Upload your photos, chat, win prizes and much more
Can't Access your Account?
New to ePHOTOzine? Join ePHOTOzine for free!
Upload photos, chat with photographers, win prizes and much more for free!
I was wondering if A tele converter would be any good for my 18-200mm.
How much would it in crease the distance and what kind of distortion could you expect,
Thanks in advance,,Aidan,,
Join ePHOTOzine for free and remove these adverts.
That's the short answer at least
Simply put the 18-200mm lenses cover a massive zoom range, by 200mm the lens is already suffering from a softer overall clarity. If you put a teleconverter onto the lens its going to magnify those errors a lot more. Further teleconverters reduce the effective aperture of the lens itself. Chances are you're already close to f5.6 at 200mm already; a 1.4TC would lose you one whole stop and on Canon that means no AF (and even on Nikon where you keep AF you'll notice it drop a lot in accuracy and speed).
A 1.4TC would increase the lenses focal length by 1.4 times, but it honestly would really only be any good for record shots. Most people would simply be unhappy with the results.
A 2*TC would double the focal length, but takes away 2 whole stops of light and would give you very soft results (in fact the only zoom most people will use a 2*TC on is a new 70-200mm f2.8 IS L MII or VRII from Canon/Nikon)
There is also the issue that pretty much all teleconverters have a protruding front element. You certainly wouldn't be able to fit a Canon TC nor a Nikon one to the lens (depending on if you're canon/nikon/other). I'd guess that even a Kenko pro brand teleconverter (which are good) which has the smallest front element protrusion would still have problems mounting to that lens (from what I've seen 18-200mm tend to push back quite a bit).
If you want you could consider a 70-300mm zoom, that would give you better image quality and the budget options on the market are likely going to cost you just as much if not a bit less than a teleconverter would.
The other option is to look a little higher for something like a Sigma 120-400mm zoom lens.
After that you're going to have to save a bit longer and start thinking about the £1K price point - Canon having a 300mm f4, 400mm f5.6, 100-400mm; Nikon having a 300mm f4; Sigma making a range of 150-500mm and 50-500mm zooms.
I recently bought a Sigma 1.4 TC for my Sigma 70-200 f2.8 zoom. As Overread says its not worth it unless you've got a fast lens to begin with. My lens becomes a f4 with the TC attached and even then you need a bright day either that or ramp up the ISO. I don't expect to have to use the TC a lot but for the odd time when i need it it can be very usefull as proved when i tried to use the zoom to take a picture of a bird before i had the TC. I had to crop the picture a lot with the corresponding loss in quality. Also i didn't want to carry a big heavy 300 or 400 mm lens around with me.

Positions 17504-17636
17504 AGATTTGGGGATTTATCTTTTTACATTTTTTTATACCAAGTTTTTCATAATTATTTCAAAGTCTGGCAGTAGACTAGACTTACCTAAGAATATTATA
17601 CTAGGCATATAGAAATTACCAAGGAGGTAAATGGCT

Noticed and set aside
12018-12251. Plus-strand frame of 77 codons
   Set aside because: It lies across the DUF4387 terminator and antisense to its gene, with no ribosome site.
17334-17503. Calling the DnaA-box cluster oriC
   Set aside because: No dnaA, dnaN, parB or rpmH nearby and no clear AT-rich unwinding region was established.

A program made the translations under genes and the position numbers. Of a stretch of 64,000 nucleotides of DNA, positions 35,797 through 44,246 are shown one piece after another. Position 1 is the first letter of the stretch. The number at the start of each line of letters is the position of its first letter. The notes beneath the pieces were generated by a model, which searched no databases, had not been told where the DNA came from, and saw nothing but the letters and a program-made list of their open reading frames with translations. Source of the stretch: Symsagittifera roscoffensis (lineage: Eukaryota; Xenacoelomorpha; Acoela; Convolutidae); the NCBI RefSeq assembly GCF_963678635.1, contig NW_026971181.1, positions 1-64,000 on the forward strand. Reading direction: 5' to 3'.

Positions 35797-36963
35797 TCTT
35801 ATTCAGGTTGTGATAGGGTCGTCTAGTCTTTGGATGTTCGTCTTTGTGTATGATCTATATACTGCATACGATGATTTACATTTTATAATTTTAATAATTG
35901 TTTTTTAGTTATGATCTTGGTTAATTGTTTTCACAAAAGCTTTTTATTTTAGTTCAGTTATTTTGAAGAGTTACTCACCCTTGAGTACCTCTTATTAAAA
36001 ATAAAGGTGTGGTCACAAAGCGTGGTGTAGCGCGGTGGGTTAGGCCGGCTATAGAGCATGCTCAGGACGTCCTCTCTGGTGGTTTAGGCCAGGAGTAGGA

I part disagree with the "not worth it brigade - with a 1.4x converter.
With a 2x AF does not work and the viewfinder is very dark - my advice is forget a 2x with this lens.
If your camera is a Nikon AF with a Kenko 1.4x works acceptably well with static subjects, and quality with the zoom at f8-11 is often good for an A4 print.
You have to hold the camera extra steady, and to accept AF may not work in low light.
Results will generally be better than cropping and at less cost than buying a lens that goes to 300mm.
Geat a cheap 3rd party 70-300mm lens for the same price as a good 1.4tc, for better results than putting a tc on the lens you have. If 300mm is enough.
Then you wont be bumping iso up to compensate the tc, therefore cleaner images and a little more room for cropping. Af will be faster and more accurate.
Totally agree with Gareth, converter on 18-200mm is a waste of time.
Quote: Totally agree with Gareth, converter on 18-200mm is a waste of time.
This is true, but more so for a full frame camera. On a crop sensor a 200 is effectively 320mm and with a 1.4 TC it takes it to 448mm. I used a 2x teleconverter on a rather slow 70-210 f5.6 in the days of film. It was very difficult to manually focus as the viewfinder was very dark. With my 1.4 on my Sigma it certainly takes longer to autofocus and can "hunt" a little but the results are ok and the viewfinder is not much darker, hence why i said a fast lens is initially required.
Generally its not worth bothering to try using either a 1.4x or 2x converters on a lens more than f2.8 aperture... then again it depends on what you are shooting...available light... camera body (crop frame) etc etc...
ePHOTOzine, the web's friendliest photography community.
Upload photos, chat with photographers, win prizes and much more.
You must be a member to leave a comment
Get the latest photography news straight from ePHOTOzine in your email every month and win prizes!
1st August 2014 - 31st August 2014
Check out ePHOTOzine's inspirational photo month calendar! Each day click on a window to unveil new photography tips, treats and techniques.
View August's Photo Month Calendar